By Young Pham, Chief Strategy Officer, CI&T
There’s a constant noise surrounding cryptocurrencies in recent months – and for good reason. Bitcoin, Ethereum, Dogecoin, even Britcoin have all been making waves – chopping and changing in a volatile landscape of inflation and Covid-hit economic recovery. Business giants like Elon Musk and even central banks like Bank of England have been throwing their hat into the ring on the future of this technology.
In this sea of opinions, there’s a clear divide between those who see cryptocurrencies as the future of DeFi and payments, and those who deem it far too risky business to deserve a place in the heavily regulated market that is mainstream finance.
So, how should financial institutions be preparing for this uncertain future, and should the post-Covid landscape involve the adoption of cryptocurrencies on a much larger scale? One thing is for sure – the potential of crypto shouldn’t go unnoticed.
Seeds of change
There’s no denying that cryptocurrency has come a long way since the early days, despite its volatility. What was first a speculative investment vehicle has decisively moved into more of a mainstream payment method used by many merchants and consumers. Regardless of what’s being tweeted, crypto has entered mainstream circulation and its share of the real estate is growing fast. By 2026, cryptocurrency market size is expected to grow to 2.2 billion, with a CAGR of 7.1%.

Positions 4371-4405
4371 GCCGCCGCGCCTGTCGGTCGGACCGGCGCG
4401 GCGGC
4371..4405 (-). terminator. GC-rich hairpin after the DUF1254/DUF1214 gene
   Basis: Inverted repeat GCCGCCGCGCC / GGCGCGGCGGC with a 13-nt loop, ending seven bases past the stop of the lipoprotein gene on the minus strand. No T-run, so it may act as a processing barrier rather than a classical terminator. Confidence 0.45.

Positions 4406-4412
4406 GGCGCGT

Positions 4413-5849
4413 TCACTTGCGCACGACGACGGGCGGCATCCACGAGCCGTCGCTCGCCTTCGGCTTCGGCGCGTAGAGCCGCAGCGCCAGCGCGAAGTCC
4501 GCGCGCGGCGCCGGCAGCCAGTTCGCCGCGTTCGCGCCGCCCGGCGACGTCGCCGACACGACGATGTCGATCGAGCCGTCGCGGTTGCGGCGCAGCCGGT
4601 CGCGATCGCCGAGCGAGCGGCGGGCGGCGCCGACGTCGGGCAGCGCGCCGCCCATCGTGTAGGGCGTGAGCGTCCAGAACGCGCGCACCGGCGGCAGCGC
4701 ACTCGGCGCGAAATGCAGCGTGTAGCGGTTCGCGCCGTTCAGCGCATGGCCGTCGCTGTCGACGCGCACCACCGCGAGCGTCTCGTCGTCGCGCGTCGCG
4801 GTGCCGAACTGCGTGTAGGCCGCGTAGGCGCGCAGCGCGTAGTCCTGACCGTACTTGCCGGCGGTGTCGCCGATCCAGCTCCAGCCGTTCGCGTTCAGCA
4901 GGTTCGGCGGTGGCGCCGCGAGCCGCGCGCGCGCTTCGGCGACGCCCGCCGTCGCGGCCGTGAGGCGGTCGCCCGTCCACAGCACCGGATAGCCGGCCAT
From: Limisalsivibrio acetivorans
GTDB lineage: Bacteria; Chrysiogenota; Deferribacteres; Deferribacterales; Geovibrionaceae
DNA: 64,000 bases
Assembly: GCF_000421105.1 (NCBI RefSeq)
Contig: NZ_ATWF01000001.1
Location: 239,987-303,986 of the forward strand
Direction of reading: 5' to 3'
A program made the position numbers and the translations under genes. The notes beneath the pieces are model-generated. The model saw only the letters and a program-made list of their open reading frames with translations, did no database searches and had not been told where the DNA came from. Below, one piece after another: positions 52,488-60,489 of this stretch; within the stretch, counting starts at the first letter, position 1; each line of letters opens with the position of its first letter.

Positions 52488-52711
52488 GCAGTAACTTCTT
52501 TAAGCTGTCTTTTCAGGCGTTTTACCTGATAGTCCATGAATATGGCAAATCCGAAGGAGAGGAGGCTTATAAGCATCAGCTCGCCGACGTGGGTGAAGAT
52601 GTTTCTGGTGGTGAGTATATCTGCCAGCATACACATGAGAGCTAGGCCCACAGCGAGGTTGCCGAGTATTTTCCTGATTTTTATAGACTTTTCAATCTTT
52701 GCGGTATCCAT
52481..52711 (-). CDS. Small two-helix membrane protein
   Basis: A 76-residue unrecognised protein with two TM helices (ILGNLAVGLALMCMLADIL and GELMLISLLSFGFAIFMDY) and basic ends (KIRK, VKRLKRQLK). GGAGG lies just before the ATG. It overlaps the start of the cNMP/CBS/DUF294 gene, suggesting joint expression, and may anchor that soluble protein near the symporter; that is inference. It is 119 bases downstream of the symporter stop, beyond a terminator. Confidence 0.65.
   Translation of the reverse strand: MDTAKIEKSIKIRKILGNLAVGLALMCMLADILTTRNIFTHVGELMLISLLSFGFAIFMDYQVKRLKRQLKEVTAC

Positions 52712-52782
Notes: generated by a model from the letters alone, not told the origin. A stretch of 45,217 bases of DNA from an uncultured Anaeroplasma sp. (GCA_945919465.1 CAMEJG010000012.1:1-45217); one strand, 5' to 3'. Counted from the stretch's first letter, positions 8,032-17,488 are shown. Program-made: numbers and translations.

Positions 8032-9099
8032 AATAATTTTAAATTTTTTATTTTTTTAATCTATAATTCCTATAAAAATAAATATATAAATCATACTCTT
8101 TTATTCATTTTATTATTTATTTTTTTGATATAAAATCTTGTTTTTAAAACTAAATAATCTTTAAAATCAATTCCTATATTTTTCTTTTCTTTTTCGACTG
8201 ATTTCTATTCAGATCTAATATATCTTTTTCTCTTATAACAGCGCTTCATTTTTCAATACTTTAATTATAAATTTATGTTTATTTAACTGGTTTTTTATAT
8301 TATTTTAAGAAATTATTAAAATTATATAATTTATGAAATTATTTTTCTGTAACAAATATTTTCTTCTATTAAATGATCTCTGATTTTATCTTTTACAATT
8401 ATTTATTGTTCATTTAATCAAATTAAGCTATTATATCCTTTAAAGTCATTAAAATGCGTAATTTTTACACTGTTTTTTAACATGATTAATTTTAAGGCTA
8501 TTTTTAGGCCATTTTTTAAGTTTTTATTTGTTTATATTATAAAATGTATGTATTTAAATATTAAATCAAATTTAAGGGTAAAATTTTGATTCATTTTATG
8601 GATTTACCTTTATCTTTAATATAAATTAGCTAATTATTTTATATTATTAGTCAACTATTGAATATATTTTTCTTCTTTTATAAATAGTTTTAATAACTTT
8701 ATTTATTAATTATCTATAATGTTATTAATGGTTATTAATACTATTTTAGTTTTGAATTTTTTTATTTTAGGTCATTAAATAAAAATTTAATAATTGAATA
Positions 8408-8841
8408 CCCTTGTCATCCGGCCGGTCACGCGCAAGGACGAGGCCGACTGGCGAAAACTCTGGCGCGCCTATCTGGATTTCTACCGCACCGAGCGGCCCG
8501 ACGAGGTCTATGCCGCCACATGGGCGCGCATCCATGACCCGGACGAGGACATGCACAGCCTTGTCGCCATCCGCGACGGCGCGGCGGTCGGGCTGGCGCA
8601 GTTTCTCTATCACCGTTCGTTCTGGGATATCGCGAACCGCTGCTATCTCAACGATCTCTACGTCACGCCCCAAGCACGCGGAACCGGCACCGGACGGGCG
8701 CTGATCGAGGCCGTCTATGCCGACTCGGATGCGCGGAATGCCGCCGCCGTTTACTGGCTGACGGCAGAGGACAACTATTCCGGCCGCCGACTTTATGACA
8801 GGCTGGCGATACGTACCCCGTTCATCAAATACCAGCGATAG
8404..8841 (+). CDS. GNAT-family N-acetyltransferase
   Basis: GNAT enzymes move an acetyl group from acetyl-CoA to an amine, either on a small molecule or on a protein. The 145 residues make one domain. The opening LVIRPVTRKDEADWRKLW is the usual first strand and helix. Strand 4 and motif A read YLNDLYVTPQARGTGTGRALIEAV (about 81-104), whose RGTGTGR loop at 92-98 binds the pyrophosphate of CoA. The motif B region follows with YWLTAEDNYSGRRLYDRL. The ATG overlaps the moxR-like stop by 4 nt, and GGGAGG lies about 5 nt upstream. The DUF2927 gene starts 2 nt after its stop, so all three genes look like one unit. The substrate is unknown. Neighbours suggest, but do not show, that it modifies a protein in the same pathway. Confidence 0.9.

As with every nascent technology, of course, we are not yet seeing all of cryptocurrency’s potential. Yet the winds of change are blowing. Payments is one small aspect of what bitcoin and cryptocurrencies enable. With the unique ability of having programmatically financial instruments, the ecosystem of technology being built on top of that foundation is enabling diverse new use cases. Solutions like the Lightning Network on top of bitcoin for fast, small payments, or collateral-based loans for fast liquidity, start to create possibilities beyond the foundational aspects of bitcoin and other cryptos.